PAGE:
Defence counsel handed a number of reports into court including a probation report and a report from forensic psychological services. She said it was recommended Farrelly attend specialised counselling in relation to sexual self-regulation.

She said it had not been possible to do a risk assessment as he had been under 16 years old when the offending started. She said he had expressed remorse.

The defence said Farrelly had hearing difficulties and had been bullied at school. She said he was described as very introverted and makes no effort to build new relationships.

She said the sexual abuse had been a maladaptive attempt to achieve intimacy. Reports outlined Farrelly was a vulnerable child who went down a path with the most terrible consequences for himself, his sister and his family, the court heard.

Additional evidence

Detective Garda Fidelma Madden told Dean Kelly SC, prosecuting, that the Farrelly household had been a busy one, with the family actively involved in sports and music activities in the local community as well as running a farm. At times, Ms Farrelly would be left in the care of her brother.

Ms Farrelly described how when she was about seven, she had burned her finger and Farrelly had put it in his mouth which she thought was weird. Later that week she said he asked for a hug, had her straddle him and moved his crotch against her while fully clothed.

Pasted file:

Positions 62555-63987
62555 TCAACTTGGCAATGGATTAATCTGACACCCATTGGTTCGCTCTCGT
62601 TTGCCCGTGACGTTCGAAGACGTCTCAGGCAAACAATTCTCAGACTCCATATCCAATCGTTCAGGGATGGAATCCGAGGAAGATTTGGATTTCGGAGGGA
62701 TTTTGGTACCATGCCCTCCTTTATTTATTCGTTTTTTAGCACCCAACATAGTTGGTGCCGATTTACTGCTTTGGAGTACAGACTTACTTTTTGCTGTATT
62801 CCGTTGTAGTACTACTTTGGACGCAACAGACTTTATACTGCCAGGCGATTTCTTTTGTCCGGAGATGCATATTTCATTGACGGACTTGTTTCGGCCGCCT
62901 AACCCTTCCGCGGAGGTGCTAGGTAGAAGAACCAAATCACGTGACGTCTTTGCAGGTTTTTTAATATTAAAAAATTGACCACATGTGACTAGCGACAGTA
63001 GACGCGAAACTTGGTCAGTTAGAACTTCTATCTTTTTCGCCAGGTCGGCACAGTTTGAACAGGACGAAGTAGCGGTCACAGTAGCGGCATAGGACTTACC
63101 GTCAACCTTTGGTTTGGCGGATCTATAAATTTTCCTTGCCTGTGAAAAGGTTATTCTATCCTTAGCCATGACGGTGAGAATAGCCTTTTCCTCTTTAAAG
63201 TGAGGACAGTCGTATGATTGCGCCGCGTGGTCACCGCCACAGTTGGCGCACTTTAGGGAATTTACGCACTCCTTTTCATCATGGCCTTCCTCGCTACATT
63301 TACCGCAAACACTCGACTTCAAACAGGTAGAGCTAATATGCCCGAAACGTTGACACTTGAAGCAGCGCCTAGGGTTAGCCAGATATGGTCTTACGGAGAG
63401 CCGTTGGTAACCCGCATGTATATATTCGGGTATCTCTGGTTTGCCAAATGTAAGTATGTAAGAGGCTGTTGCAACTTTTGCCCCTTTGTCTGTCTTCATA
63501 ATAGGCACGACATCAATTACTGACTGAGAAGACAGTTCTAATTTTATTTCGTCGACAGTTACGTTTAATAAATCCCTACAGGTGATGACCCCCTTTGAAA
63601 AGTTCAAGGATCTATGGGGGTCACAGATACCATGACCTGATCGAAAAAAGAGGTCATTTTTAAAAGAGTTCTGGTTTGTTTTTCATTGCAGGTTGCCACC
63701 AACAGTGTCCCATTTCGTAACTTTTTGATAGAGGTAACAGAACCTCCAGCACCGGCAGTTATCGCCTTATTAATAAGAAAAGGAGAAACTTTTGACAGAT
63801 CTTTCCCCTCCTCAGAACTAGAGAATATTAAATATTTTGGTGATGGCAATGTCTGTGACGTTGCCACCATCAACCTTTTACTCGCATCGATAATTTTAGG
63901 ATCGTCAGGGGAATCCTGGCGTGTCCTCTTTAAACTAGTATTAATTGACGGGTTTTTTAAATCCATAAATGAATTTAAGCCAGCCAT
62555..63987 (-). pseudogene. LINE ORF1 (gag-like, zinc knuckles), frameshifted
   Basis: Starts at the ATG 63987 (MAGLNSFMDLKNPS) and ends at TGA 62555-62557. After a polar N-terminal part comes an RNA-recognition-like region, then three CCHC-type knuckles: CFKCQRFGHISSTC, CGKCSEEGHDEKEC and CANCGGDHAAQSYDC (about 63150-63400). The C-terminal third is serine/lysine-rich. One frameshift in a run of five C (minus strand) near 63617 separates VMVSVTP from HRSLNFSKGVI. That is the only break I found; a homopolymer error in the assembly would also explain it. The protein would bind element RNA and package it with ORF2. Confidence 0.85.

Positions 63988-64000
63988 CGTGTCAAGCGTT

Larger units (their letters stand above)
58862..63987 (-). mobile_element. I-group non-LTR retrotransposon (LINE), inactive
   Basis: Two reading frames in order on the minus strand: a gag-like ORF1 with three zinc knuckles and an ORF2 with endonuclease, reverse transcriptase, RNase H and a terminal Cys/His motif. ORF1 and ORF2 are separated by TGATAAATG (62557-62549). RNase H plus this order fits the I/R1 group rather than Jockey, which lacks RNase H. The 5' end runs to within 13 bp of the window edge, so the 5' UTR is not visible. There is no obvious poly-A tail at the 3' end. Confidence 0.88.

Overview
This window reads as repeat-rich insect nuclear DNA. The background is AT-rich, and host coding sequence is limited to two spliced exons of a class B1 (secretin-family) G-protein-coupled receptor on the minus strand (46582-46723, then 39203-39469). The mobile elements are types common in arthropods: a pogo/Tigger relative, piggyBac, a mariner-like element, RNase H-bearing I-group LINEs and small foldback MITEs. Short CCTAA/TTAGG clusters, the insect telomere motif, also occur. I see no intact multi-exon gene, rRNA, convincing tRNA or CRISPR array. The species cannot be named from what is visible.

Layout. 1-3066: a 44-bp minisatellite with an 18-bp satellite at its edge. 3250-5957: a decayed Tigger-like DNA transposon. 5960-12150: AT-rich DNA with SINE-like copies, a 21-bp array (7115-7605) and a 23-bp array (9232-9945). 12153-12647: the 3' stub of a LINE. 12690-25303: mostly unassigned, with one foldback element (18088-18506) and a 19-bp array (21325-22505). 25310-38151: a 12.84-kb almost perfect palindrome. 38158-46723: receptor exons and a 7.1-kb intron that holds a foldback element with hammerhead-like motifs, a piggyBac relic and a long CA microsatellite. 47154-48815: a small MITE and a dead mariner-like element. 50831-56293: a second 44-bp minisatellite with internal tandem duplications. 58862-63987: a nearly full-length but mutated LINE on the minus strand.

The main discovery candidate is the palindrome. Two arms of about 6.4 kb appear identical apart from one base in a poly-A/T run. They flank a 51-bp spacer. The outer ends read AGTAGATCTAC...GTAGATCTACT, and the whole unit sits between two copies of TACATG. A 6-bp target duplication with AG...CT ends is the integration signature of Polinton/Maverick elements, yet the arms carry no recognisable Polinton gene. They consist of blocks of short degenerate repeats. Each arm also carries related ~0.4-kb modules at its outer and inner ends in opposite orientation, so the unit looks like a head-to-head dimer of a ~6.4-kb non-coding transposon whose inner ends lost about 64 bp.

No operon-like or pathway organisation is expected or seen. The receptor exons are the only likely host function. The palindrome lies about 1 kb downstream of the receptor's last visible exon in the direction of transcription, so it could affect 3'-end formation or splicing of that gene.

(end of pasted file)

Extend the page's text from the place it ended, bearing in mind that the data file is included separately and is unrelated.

She described how in further incidents her brother had made her stroke his penis and had raped her.

She said on occasion, he had pushed her legs up to her ears and took pictures of her vagina. She outlined how during some incidents she had felt unable to breathe, with her brother’s thumbs on her neck.

She said the abuse always started the same way, with her brother whispering she was the best girl.

Farrelly was arrested after Ms Farrelly made a statement to gardaí and he made admissions when interviewed. He accepted he had taken photographs of her for the purpose of masturbation, but said he did not leave them long on his phone.

Defence counsel said the parents were in a “horrible situation” trying to support both children and there had been a lot of conflict in the family. She said Farrelly had written a letter at that time as a very confused and vulnerable person asking for help and that the parents did the best they could.

Helplines: If you have been affected by any of the issues raised in this article, click here for more information